“In my house we never had enough” by Julia on her bed


Tuesday March 8, 2016
9:49pm
5 minutes
The Artist’s Way
Julia Cameron


In my house we never had enough moments of pure ease–we had some tensions around the dinner table–us correcting dad’s grammar, one little one getting in trouble for skipping school again, the big on getting in trouble for wanting to leave the dinner table to go work on her homework, the middle one getting in trouble for slamming the door earlier.
“Eat what’s on your plate”
“Eat this or don’t eat”
If you don’t eat what’s on your plate, you can’t leave the table”
We couldn’t say we weren’t hungry–we couldn’t say we didn’t want the risotto or the second day fried spaghetti or the chicken scallopini or the veal fettine with lemon and parsley. How could we say we don’t want to eat these good things with you when you get mad at us for BREATHING.
“You should feel so lucky you get to eat like this”
“You should see what the other kids have to eat every night: pasta from a can, tuna salad sandwiches”
“But we like tuna”
“Not for dinner we don’t”
Some moments reeked of attempted ease.
A joke here–him trying to steal a fork full of meat off our plates when weren’t looking–a question about the neighbour’s dog.

“senior’s line dancing” by Julia on her couch


Wednesday November 4, 2015
9:13pm
5 minutes
theseniorshub.org

Nonna doesn’t stop talking until you ask her to talk about herself.
In fact, that is how you get Nonna to stop talking.
It was an accident that I found that fact to be true, but it’s true none the less.
I asked her once to tell me about when she was younger.
“Tell me about the dancing! Tell me about you and Nonno dancing or kissing or both.”
“Oh, we were young, yes, a long time ago. We did some dancing.”
She tells me this, in Italian, as she lays the tomatoes out to be sun-dried.
“No, Nonna, I mean tell me about your dancing. What kind of music did you like? What kind of necklaces did you wear?”
But she doesn’t want to tell me, or remind herself, and instead she trails off in a way that makes her sound like she doesn’t quite believe the sound of her own voice.
“Okay Nonna, tell me about the tomatoes.”
“Oh, these tomatoes? I picked these tomatoes. All by myself. This morning. I hurt my joints because I picked them so long.”

“open 7 days” by Julia at Souzan’s apartment


Saturday, September 5, 2015
6:59pm
5 minutes
from the sign at the liquor store

When she begged me to forgive her there were tears in her eyes and I was wearing a red and green apron that made me look very Italian and very comical. I couldn’t take myself seriously, let alone take her, so instead of being an adult, I laughed. I couldn’t help it. I’ve always dreamed about these kind of moments where the lighting is just right, there’s the perfect amount of rain, maybe a bit of wind, and an underscoring of building music that sounds like it’s just far enough away to be acceptable. But instead we were both covered in gnocchi flour and our bangs were plastered to our foreheads cause in real life there are no perfect forgiveness temperatures. I laughed and she got very angry. I didn’t mean to offend her but I was angry too…that she couldn’t have picked a better moment for all of her guilt to add up. Instead, right as the tester gnocchi were rising to the top, she fell to her knees and buried her face in my Italian flag.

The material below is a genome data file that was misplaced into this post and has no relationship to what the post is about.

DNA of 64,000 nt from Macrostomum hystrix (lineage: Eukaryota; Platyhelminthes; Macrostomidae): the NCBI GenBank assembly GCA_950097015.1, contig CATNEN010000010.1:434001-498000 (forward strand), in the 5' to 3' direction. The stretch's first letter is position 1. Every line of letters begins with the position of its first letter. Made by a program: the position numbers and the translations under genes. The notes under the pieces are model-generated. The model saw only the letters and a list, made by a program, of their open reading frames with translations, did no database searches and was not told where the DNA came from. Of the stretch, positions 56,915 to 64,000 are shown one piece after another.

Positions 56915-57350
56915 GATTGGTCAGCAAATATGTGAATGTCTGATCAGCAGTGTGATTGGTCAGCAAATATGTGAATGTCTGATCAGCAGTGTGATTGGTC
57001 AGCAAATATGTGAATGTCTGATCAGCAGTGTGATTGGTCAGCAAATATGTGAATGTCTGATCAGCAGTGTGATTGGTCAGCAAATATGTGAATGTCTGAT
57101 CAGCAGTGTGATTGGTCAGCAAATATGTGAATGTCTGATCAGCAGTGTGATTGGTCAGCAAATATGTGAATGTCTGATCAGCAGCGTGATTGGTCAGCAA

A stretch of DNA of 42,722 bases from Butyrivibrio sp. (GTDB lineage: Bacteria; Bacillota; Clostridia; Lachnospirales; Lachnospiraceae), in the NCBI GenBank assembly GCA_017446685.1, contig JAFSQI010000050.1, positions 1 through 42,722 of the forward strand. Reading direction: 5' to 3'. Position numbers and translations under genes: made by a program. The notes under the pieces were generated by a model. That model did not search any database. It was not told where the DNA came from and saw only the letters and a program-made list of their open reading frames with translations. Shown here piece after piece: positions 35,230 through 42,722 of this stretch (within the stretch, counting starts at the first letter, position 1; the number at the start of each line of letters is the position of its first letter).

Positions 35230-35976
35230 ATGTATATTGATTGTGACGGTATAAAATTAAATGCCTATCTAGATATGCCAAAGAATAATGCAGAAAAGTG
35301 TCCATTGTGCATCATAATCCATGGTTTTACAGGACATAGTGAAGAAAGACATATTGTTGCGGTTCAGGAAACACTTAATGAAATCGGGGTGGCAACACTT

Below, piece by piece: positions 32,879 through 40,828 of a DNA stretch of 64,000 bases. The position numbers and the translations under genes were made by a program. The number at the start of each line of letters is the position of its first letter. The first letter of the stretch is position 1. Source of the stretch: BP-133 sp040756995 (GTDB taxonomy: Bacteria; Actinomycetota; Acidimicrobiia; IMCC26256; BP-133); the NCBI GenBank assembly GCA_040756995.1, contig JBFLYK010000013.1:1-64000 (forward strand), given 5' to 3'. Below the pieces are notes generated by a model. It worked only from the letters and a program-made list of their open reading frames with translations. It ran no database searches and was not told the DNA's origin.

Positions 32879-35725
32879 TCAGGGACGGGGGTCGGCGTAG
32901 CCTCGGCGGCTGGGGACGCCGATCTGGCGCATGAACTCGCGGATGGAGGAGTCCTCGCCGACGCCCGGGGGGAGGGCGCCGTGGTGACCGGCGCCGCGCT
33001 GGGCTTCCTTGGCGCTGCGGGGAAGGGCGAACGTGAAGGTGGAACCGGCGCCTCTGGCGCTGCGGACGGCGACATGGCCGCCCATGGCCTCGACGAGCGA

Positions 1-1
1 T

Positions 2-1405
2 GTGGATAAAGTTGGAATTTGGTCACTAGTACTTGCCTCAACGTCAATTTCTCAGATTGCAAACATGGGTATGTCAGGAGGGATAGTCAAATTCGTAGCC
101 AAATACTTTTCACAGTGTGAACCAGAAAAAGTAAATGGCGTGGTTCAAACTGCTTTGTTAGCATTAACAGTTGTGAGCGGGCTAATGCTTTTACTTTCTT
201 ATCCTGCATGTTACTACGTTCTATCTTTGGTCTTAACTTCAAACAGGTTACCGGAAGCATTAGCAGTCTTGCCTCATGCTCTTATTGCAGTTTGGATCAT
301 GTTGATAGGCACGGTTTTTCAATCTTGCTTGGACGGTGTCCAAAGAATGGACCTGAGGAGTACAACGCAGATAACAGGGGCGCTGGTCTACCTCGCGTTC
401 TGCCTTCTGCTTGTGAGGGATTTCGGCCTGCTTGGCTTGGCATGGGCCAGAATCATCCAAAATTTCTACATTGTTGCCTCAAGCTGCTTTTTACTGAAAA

“giving a private lesson” by Julia at her desk


Thursday March 19, 2015
9:19pm
5 minutes
from a slide in lecture

So I’ve been meeting with this guy for coffee every two weeks because on a whim, I put an ad on the internet offering my tutoring services. And honestly, I wasn’t expecting anyone to respond but this guy, who I’ve been meeting for coffee and conversation every week and a half, was looking to improve his Italian and so he sent me a message. The first day I showed up with all my books and my notes and an Italian flag lapel pin my mom found for me at a garage sale (which I regret, but still wore) because I was ready to teach; To exchange a service. But this guy, who I’ve been meeting for coffee and conversation and casual sex every week ended up being ridiculously hot. Like stupid hot. And he wanted to improve his Italian so I was like, WHAT? YES? YES.

“BAM” by Julia at her kitchen table


Wednesday July 30, 2014
7:32pm
5 minutes
Overheard at Trinity Bellwoods park

My mother used to work for Pasquale. Did you know that? I could have sworn I mentioned that around the first or second date. You know, the way things about your family comes up? That was my thing. That was my party trick! You were talking about béchamel sauce which I internally corrected you as “Beshamella” because if it’s not pronounced in Italian I don’t even want to pretend to care. But she wrote out his cookbooks. He spoke to her in Italian, she transcribed them, and BAM! I am now the sole owner of Pasquale’s perfect lasagna recipe which when I make, is an absolute show stopper. I mean, I could have sworn I mentioned it when we went to eat at Neve Sole and you ordered the bruschetta but you pronounced it “brushetta” and I almost lost my mind about it because how many lame Italian cliche jokes do you need to hear before you actually just NEVER pronounce it in a mangia-cake way?

“I think I’m crying from happiness” by Julia in her backyard


Tuesday May 27, 2014
10:23am
5 minutes
from http://www.buzzfeed.com

Maybe it’s because a butterfly is currently sitting on my knee, or because my baby brother got accepted into med school, or because my older brother just flew his first plane by himself. Maybe it’s because life keeps astounding me and I can’t keep up with how good it all is. I broke up with Massi because he was begging me to move to Milan and live there with him while he relaunched his sculpting business. He called it a business so I would feel more secure in moving my entire life to a place I’d have to completely start over. New bank accounts, new driver’s license, new language, new food, new government, new phone plan. Not to mention Massi was a busy man and I’d see him probably 3 times a week if I was lucky. He told me saying no was an admission of defeat for our relationship and for my existence and he said it in such an Italian way that I almost believed him. But he was wrong. I was not giving up on me. I was giving up on the idea that I needed to please someone else. And so maybe it’s because for the first time I’m living independently. Maybe that’s why I’m so happy.